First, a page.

Opinion

Interview Technique

Don't just keep your fingers crossed and hope for the best…with our tips and advice in this guide, you'll be ahead of the competition for your dream job!

This guide has been produced to provide you with tips and guidelines to maximise your chances of gaining your ideal next role. It has been produced as a result of many years of collecting feedback from a wide range of organisations.

Overview

Most organisations consider that the recruitment of the right staff is of the utmost importance and will have an allocated amount of time to find out as much as possible about each candidate in the time available.

It is important to remember when you are preparing for an interview that you will almost certainly be competing against other candidates. Whatever your qualifications and experience prospective employers will be looking to see how you present yourself at the interview and will be determining your team and culture fit for their organisation.

The average interview time is about 1 hour but this will vary and it is not uncommon for there to be a series of interviews with potentially, more than one interviewer. It is also not uncommon to be given an aptitude test or personality profile. At Pure Resourcing Solutions we have examples of various tests which allow you to practice beforehand and there are also a variety of websites which give you an insight to a variety of tests.

Step 1 - Research your company

Your recruitment consultant will brief you on the type of company and the person who will be interviewing you. If they have a website please visit it. This usually contains the history of the company, their beliefs and goals. Trade press and local news may also be worth checking for any relevant and interesting material. In addition if they produce a product or service where appropriate you should sample the product or services.

It is a good idea to plan your route to the interview and where possible make the journey to the location prior to the interview. Take the company’s telephone number in case you are delayed.

Step 2 - First Impressions

As soon as you arrive you will be making an impression so conduct yourself accordingly in reception. Try to arrive a few minutes early. This will give you time to compose yourself and to gain a general overview of the organisation. There may be employee news letters, annual reports or a collection of press cuttings which it would be useful to review.

Step 3 - The Interview

Generic interview question preparation:

If you have an important interview, it’s natural to worry about being unnerved by tricky questions. Fortunately, since many interviewers use the same basic questioning techniques, you can plan impressive replies ahead of time, therefore, increasing your confidence. The key to anticipating questions is to treat the interview as an opportunity to exchange information and to sell yourself without being arrogant. The employer is like a buyer - he needs to find someone who can slot neatly into the organisation’s culture.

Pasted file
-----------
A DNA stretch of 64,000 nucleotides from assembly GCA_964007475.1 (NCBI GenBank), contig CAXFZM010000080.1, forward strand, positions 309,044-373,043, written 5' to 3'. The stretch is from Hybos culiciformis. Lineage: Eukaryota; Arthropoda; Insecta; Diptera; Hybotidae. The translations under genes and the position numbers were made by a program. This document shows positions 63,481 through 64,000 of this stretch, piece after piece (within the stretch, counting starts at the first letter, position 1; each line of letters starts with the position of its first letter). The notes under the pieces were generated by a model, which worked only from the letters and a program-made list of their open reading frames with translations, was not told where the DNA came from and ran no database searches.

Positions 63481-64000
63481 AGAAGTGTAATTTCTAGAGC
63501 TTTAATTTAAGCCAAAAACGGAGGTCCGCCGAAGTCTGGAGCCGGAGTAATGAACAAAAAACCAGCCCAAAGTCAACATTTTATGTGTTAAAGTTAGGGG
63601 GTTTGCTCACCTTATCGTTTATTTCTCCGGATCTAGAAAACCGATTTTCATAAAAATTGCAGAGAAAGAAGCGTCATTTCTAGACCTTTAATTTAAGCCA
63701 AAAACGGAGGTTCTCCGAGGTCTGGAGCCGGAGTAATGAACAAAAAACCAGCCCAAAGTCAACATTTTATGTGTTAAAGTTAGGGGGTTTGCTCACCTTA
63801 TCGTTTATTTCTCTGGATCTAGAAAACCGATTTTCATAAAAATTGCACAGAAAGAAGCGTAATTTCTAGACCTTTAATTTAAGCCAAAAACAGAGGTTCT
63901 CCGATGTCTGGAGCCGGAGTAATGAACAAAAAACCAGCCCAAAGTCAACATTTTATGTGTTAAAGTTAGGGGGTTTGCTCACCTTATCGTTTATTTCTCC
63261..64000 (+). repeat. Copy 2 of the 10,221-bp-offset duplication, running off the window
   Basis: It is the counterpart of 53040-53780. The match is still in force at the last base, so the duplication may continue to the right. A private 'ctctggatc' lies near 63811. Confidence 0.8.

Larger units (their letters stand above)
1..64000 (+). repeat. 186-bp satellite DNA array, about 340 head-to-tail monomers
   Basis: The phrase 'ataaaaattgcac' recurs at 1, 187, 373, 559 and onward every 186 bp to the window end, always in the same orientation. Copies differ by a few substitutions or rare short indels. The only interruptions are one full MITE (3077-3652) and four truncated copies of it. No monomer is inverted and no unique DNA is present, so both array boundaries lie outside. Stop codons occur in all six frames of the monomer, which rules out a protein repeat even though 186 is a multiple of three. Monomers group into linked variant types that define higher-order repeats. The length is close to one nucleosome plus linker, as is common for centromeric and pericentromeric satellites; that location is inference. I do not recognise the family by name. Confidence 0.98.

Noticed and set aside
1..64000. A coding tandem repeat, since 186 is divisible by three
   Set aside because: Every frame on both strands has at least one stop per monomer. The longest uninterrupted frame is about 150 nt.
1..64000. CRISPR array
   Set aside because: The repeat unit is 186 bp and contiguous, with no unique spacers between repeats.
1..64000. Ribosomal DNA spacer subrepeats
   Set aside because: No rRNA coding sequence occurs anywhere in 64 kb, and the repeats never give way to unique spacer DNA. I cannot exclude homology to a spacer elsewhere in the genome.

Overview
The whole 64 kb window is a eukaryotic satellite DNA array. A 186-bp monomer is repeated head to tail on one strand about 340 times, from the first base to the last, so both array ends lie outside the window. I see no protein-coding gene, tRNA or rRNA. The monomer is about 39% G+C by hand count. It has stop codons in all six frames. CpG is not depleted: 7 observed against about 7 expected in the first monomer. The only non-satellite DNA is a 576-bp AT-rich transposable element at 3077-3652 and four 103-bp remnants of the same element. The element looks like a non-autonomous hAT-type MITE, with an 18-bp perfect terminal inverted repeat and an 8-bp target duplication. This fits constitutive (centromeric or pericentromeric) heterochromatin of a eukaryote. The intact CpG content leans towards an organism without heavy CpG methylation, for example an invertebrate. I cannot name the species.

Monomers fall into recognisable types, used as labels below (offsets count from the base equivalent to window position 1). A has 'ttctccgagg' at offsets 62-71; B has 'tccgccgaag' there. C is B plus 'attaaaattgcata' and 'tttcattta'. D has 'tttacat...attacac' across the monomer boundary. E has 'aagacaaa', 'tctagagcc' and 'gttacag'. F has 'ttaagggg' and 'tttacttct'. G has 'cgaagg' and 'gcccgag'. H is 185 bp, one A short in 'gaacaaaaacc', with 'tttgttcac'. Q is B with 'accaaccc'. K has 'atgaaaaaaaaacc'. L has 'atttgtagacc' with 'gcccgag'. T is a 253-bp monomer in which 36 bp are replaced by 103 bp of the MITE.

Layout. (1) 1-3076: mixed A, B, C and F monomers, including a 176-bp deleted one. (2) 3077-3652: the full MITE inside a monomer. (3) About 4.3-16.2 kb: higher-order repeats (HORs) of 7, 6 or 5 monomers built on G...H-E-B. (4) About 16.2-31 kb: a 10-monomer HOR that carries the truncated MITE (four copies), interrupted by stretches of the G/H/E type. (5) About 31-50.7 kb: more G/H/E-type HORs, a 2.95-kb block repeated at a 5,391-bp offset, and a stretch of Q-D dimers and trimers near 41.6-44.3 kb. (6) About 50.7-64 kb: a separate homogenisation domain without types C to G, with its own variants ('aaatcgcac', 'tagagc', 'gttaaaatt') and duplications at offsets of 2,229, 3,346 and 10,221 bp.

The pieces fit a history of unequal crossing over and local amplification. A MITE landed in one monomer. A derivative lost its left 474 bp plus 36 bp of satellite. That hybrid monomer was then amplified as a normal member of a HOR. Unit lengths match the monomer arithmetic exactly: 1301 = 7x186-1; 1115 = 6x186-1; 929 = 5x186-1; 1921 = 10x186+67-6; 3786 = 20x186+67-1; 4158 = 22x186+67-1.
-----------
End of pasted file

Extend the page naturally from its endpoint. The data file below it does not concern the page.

As a candidate you should act like a sales person: you must ‘sell’ your natural abilities, skills, experience, qualifications, and equally important, your personal preferences for type and quality of work. The aim should be to give positive information that shows what you can do for the employer, not what the employer can do for you. Remember, be as natural as possible, as an act is easily seen through.

Points you do and don’t want to convey

In the course of an interview you’ll be asked many questions, see our website for more details and examples of the type of question you could be asked - these are all designed to highlight preferred personality traits, control, confidence, ability to think under pressure and verbal communication. The biggest mistakes interviewees make are:

  • Displaying lack of preparation through failure to answer obvious questions easily
  • Waffling i.e. not keeping questions to the point
  • Answering a question that wasn’t asked
  • Not listening to the question properly

In considering your answer to every interview question, try to include points which indicate to the interviewer the sort of person you really are. Rarely will you be given the chance to list your strengths and attributes directly - attempt to weave them into your responses.

The points you will want to put across will include:

  • Talkative - You can communicate at all levels but you don’t waffle.
  • Confident - You appear in control but are not arrogant.
  • Motivated - You get things done, you are enthusiastic, you are not afraid to ask
  • Energetic - You are someone who always gives more than the basic minimum in your work.
  • Determined - When the going gets tough ... So do you!
  • Reliable - You always ensure the tasks get done, and done well.
  • Analytical - You consider the alternatives before reaching a conclusion.
  • Dedicated - No matter what it takes, you’ll put in whatever is necessary to do the job.
  • Listener - You know that the more you listen, the more you understand.
  • Honest - The buck stops with for your own actions, and you’re not afraid to own up to bad decisions as well as accept praise for good ones.
  • Ethical - You make decisions in the best interest of your employer, not yourself.
  • Efficient - You don’t waste money, effort, resources time.